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Used test: Audi A5 Sportback vs Mercedes CLA vs Jaguar XE interiors

The Audi A5 Sportback, Jaguar XE and Mercedes CLA all combine rakish good looks with surprising practicality, but which is the best used buy?...

Audi A5 interior


Driving position, visibility, build quality, practicality

All of our contenders provide enough adjustment to fit most body shapes easily, with steering wheels that adjust for reach and rake to go with height-adjustable driver’s seats. The XE is the only one with a 12-way electric seat as standard and, like the A5, it gets adjustable lumbar support as well. The CLA doesn’t, but even without it, its seat is the best for comfort on a long journey, moulding to the contours of your back and cushioning your rump amiably.

The A5’s seat is flatter and less cosseting, but all of our testers agreed that the XE’s seat is the least agreeably shaped.

In every other respect, though, the driving position in the XE is top-drawer, with the pedals perfectly in line with the wheel and seat for the most natural posture. The A5 impresses, too, apart from a noticeable bulge in the footwell that impedes your left leg. The CLA is also fine, but some testers found the need to set the wheel unnaturally high in order to see the top of the instrument dials.

Jaguar XE interior

Speaking of which, all three cars could be specced with sharply rendered digital instrument displays from new, enabling you to view sat-nav and media information, among other things, without tipping your view far from the road ahead. Only the CLA comes with these as standard, though (at least in tested Premium Pack form); digital dials were optional extras on both the XE and on the A5, with the latter available as part of the Technology Pack – something to look out for when searching the classified ads.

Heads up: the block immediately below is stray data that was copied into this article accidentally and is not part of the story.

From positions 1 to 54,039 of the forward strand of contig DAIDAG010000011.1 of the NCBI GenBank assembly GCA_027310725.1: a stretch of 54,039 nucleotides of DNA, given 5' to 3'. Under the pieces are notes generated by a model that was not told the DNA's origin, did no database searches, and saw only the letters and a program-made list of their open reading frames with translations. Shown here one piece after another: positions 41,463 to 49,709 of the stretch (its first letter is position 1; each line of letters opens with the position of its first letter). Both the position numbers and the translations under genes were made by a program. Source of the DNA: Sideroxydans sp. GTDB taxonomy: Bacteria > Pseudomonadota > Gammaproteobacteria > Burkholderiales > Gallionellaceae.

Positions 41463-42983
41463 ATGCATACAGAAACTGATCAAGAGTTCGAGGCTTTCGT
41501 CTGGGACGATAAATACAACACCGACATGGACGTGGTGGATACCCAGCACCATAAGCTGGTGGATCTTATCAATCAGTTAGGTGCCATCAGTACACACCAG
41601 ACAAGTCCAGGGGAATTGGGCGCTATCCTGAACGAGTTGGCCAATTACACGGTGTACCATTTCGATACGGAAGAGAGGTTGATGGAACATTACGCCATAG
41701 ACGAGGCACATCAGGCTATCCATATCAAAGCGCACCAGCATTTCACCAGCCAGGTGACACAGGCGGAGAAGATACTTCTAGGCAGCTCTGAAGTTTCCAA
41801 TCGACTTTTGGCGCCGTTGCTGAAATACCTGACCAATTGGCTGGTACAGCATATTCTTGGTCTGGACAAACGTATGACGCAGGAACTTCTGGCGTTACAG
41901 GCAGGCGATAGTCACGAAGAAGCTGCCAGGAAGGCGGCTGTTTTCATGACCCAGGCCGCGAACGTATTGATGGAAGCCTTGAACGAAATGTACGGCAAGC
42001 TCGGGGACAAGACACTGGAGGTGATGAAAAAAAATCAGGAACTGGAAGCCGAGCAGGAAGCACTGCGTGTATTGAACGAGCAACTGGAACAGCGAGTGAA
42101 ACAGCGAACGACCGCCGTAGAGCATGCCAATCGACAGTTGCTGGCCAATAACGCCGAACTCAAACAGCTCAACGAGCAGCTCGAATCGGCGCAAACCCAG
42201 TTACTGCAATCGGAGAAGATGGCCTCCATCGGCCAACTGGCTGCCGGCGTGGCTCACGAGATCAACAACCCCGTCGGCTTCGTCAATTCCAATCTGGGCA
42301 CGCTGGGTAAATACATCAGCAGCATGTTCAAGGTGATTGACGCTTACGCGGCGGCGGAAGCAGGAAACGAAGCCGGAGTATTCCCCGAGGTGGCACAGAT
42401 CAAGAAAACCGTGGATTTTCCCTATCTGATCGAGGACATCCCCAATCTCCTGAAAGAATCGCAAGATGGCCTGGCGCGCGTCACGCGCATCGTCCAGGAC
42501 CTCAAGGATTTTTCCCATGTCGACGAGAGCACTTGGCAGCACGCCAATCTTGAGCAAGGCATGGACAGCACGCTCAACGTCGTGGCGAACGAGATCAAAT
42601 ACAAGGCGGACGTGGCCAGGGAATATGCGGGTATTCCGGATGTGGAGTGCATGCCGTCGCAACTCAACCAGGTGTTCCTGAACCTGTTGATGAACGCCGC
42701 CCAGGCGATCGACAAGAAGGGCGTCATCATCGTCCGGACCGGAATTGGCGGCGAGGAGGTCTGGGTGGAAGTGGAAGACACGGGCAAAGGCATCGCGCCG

Our XE also had what Jaguar calls Touch Pro Duo. This is essentially a multitasking 5.5in touchscreen below the main infotainment touchscreen with two additional rotary controls. It allows you to keep the upper display for one task – sat-nav, for example – while adjusting things like the temperature or media via the smaller screen below.

Both the CLA and XE have a full suite of visibility aids: front and rear parking sensors, a rearview camera and LED headlights. They’re both a little tricky to see out of, though; the XE has the fattest windscreen pillars and CLA the most obscuring central pillar, being right next to your head if you have your seat positioned quite far back.

Mercedes CLA interior

The A5 comes with the full complement of parking sensors but no rear-view camera and makes do with xenon headlights – relatively old-school, although they still perform well at night.

Which of our contenders is the most premium inside? Let’s begin by crediting Jaguar. When the XE first arrived in 2015, its interior was about as upmarket as supermarket jewellery. Since the refresh – which included a classier steering wheel, lovely aluminium gearshift paddles and a general upswing in material quality – it’s a far nicer place to be. It seems pretty well built, too, even if some of the switches are still a bit flimsy.